Five Galleon Defendants Seek Case Dismissal

Nov 9 2010 | 3:53pm ET

Five defendants in the Galleon Group insider-trading case have asked a judge to dismiss the charges against them.

The five were allegedly part of a second insider-trading ring interlocking with that allegedly headed by Galleon founder Raj Rajaratnam and including former Galleon trader and Incremental Capital founder Zvi Goffer. The five men were arrested a month after Rajaratnam and have all pleaded not guilty.

According to their dismissal bid, federal prosecutors' "convoluted theoryā€¯ of insider trading isn't backed by any evidence. And what evidence the government does present, the five say, fails to meet the definition of insider trading.

"The material information in question (that certain companies were acquisition targets and that certain companies were potential buyers was already public," Goffer's brief claims. "The arguably non-public information (that Ropes & Gray was representing a long-standing client in making a potential bid) was not material."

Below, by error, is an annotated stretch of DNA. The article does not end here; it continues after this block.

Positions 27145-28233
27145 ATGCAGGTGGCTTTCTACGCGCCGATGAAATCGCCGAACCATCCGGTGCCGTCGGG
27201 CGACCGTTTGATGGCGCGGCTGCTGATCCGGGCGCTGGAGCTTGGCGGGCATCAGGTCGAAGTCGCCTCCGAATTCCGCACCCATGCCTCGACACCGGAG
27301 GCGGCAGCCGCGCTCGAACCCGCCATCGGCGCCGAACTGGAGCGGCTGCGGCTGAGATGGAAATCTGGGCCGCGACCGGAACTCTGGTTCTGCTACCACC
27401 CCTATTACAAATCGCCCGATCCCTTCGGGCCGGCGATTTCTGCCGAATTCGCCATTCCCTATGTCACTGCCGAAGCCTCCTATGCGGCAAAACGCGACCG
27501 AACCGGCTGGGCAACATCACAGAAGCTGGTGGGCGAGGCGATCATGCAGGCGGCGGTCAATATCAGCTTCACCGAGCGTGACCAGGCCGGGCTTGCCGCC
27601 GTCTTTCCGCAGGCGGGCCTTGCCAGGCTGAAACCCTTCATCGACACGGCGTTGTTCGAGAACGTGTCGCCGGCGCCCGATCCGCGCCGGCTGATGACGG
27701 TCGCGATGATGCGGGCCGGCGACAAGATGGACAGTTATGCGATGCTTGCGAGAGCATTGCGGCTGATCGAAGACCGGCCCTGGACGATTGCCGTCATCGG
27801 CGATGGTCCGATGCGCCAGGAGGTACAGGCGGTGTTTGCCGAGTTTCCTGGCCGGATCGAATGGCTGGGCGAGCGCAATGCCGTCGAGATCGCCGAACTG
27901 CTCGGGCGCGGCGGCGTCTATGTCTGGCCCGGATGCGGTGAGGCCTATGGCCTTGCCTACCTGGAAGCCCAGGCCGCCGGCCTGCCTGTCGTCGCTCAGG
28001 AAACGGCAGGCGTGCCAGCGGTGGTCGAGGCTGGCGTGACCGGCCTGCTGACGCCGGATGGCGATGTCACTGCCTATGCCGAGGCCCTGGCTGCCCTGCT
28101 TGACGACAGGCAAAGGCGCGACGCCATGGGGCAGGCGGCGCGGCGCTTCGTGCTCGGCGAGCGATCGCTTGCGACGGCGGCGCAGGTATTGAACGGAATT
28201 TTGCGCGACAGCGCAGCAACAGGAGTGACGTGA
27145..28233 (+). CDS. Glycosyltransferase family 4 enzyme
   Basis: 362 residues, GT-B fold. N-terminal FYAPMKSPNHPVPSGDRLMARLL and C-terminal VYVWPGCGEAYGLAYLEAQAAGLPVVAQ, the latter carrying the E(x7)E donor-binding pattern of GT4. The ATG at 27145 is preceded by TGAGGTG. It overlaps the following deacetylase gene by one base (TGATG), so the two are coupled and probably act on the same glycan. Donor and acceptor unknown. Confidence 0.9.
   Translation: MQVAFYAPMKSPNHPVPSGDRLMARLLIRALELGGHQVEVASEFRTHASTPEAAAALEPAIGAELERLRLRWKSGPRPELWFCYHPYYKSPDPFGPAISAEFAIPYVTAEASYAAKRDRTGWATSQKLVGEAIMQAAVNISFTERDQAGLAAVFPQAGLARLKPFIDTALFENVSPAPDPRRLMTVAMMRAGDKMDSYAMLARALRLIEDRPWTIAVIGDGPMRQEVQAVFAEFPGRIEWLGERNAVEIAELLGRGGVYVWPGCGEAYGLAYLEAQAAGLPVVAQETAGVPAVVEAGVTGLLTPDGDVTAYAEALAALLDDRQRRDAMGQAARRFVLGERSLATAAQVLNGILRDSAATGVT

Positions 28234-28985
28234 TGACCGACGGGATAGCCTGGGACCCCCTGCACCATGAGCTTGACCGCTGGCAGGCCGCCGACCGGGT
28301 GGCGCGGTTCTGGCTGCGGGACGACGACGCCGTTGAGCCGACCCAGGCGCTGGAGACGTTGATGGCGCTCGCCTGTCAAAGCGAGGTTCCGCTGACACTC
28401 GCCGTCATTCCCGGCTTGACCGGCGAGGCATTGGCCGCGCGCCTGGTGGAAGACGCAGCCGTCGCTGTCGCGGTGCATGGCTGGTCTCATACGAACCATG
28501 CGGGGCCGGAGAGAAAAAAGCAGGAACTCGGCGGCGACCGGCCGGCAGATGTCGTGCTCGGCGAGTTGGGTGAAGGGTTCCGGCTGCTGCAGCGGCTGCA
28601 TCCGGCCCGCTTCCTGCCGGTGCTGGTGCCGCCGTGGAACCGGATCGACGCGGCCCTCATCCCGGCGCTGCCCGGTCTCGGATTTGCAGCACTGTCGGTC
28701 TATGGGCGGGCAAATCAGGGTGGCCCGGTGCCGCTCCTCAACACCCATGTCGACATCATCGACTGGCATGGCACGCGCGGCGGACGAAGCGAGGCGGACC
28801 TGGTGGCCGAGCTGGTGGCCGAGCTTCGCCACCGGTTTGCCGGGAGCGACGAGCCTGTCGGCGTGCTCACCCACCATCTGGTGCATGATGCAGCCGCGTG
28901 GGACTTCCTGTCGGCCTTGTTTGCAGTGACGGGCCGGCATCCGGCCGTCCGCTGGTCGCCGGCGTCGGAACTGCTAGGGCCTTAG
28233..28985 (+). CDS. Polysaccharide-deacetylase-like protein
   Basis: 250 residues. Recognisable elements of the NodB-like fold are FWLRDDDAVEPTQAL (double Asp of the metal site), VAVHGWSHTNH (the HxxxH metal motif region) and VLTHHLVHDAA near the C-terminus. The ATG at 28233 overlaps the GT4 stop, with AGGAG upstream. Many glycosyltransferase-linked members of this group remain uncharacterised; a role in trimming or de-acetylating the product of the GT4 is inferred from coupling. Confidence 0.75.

Even the one potential instance of material, non-public information is flawed, Goffer's legal team says, as it allegedly traveled to the defendants via Gautham Shankar, a former trader at Schottenfeld Group, where Goffer also formerly worked, from an unidentified roommate of former Moody's Corp. analyst Deep Shah, the only fugitive in the case. But Goffer says there's no evidence that Shankar knew the information was confidential.

Prosecutors allege that Goffer ran a $20 million insider-trading ring, giving sources prepaid cellular phones to call in their tips, paying those sources for the insider information. Much of the information came from the law firm of Ropes & Gray and from Shankar, who has pleaded guilty and is cooperating with prosecutors.

In addition to Goffer, the others seeking dismissal are Goffer's brother, Emanuel, and Michael Kimelman, both of Incremental, and Craig Drimal, a former co-worker of Goffer's at Galleon. Jason Goldfarb, a lawyer at Ropes & Gray, has also asked the judge to toss the case.


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